Executive Summary

For the first time, UK has more people over 60 years old than children under 16 years old. This requires companies like Kraft Foods to not only adjust their business practices, such as advertisement and product packaging, but also develop new products or services in order to better serve older customers in the future.

Table of Contents

1. Introduction ————————————————————————————————– 4

2. Investigation on the statement concerning the aging population ————————————–5

3. Implication for Kraft Foods on serving future customers ———————————————-7

4. Implication for Kraft Foods on future product development policy ———————————-8

5. Conclusion ————————————————————————————————— 9

6. Reference List———————————————————————————————–10

List of Figures:

Figure 1:  More Pensioners Than Under 16s

Figure 2: Proportion of population aged 60 or over: world and development regions, 1950 – 2050


The recent published statement concerning UK’s aging population has raised much discussion in terms of companies’ business practices in serving elderly customers. This report chooses Kraft Foods as the target company, critically discussing the effects of aging population on its future customers and new product development policy. The structure of the report is as follows: Primarily a quick investigation on the citied statement will be included, followed by its implications for the company in serving its future customers. Finally, possible effects on future product development policy will be examined from a resource based view.

Investigation on the statement

People aged 60 or over in the UK first outnumbered children under 16, according to the UK Office for National Statistics. The office revealed that 13,262,256 UK citizens were 60 or over by mid-2007, up from 12, 298, 071 in 2006. Meanwhile, the number of children under 18 years old fell from 13,119, 654 to 13,111,023 over the same time period (UK Office for National Statistics, 2008).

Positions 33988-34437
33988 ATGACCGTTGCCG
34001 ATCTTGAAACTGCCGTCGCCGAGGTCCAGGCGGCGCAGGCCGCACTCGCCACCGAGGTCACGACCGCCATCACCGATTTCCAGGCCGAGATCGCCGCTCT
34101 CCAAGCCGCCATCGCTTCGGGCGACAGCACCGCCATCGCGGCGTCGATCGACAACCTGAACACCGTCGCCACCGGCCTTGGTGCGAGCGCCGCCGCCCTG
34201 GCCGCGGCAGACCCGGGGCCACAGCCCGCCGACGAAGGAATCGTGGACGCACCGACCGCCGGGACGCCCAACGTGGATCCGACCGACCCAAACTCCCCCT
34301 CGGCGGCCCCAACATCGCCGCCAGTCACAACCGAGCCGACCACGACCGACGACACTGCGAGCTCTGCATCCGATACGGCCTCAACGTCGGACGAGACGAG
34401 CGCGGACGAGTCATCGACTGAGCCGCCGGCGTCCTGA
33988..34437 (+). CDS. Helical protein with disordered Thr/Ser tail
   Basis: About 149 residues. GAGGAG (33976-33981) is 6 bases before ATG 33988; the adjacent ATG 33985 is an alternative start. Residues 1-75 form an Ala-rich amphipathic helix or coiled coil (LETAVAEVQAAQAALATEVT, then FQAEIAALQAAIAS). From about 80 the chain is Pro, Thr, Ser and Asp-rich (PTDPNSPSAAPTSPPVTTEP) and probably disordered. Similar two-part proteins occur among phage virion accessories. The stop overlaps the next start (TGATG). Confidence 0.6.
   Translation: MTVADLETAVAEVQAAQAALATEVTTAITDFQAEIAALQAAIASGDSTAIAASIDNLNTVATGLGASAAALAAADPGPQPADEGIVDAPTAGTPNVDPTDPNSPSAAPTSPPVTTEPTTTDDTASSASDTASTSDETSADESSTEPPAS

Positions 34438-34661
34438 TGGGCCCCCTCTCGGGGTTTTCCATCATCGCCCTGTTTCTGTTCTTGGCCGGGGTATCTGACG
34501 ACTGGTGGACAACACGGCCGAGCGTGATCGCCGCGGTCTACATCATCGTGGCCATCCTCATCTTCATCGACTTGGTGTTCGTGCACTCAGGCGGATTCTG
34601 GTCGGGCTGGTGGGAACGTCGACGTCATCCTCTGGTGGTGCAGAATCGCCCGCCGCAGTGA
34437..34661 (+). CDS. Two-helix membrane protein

Moreover, the number of people defined as the pensionable age, that is over 65 for men and over 60 for women, rose by 1.9 per cent to 11, 58 million from 2007 to 2008. They accounted for 19% of the total population, comparing 18.9% for children below the age of 16 (Ibid).  The statisticians also identified that the over-80s were the fastest growing age group with 1.2 million increases since 2001 (Figure 1). These numbers all point to the aging nature of the UK’s society.

However, UK is not the single nation facing the challenge of aging population. It has been a problem faced by the entire world in the recent 50 years, especially in the developed countries, and is going to become more severe in 2050 (Figure 2). Japan ranks first in terms of the percentage of aging population with 22.7% of the total population, followed by Italy, Spain, UK and Germany (Statistics Bureau, Government of Japan, 2010; United Nations, 2010). United States on the other hand is the exception with only 12% of population over 65 (Department of Health & Human Service, Government of United States, 2009).

Implication for Kraft Foods on serving future customers 

Kraft Foods is the world’s second largest food company with revenues of $40.4 billion in 2009 (Kraft Foods 2010). The company enjoys numerous top brands with high customer loyalty in the UK market. Given the aging nature of UK’s society, the company is now confronted by a need to change its focus from young customers to older audits (Thompson, 2007). This requires Kraft Foods to adjust its business practices, mainly on advertisement and product designing and packaging in order to better serve future customers.

Older people differ from the younger generation in certain psychological and behavioural ways. Primarily, compared with those aged under 35, older adults are regarded to be more experienced, knowledgeable and alert. Thus, they are less likely to be affected by those superficial features of the product while focusing more on practicality and functionality (Ibid). Besides, the aged are less affected by the uniform culture of globalization. They stuck in their ways of consumption and therefore are believed more difficult to understand or target (Thompson and Thompson, 2009).

One particular aspect Kraft Foods must change is advertising. Current advertising targets almost exclusively with younger audiences with complex and unconventional information structures. However, it is not going to work for older adults since their ability to learn from new information is slower. They may not able to follow the quick pace of information presentation in television or radios, and feel difficult to understand those incomplete sentences and quick cut editing (Nielson and Curry, 1997). Adding to the fact that a substantial proportion of older customers have some difficulty in hearing and/or reading information printed in small font sizes, Kraft Foods is suggested to use more direct and traditional advertisement channels for older customers (Thompson, 2007).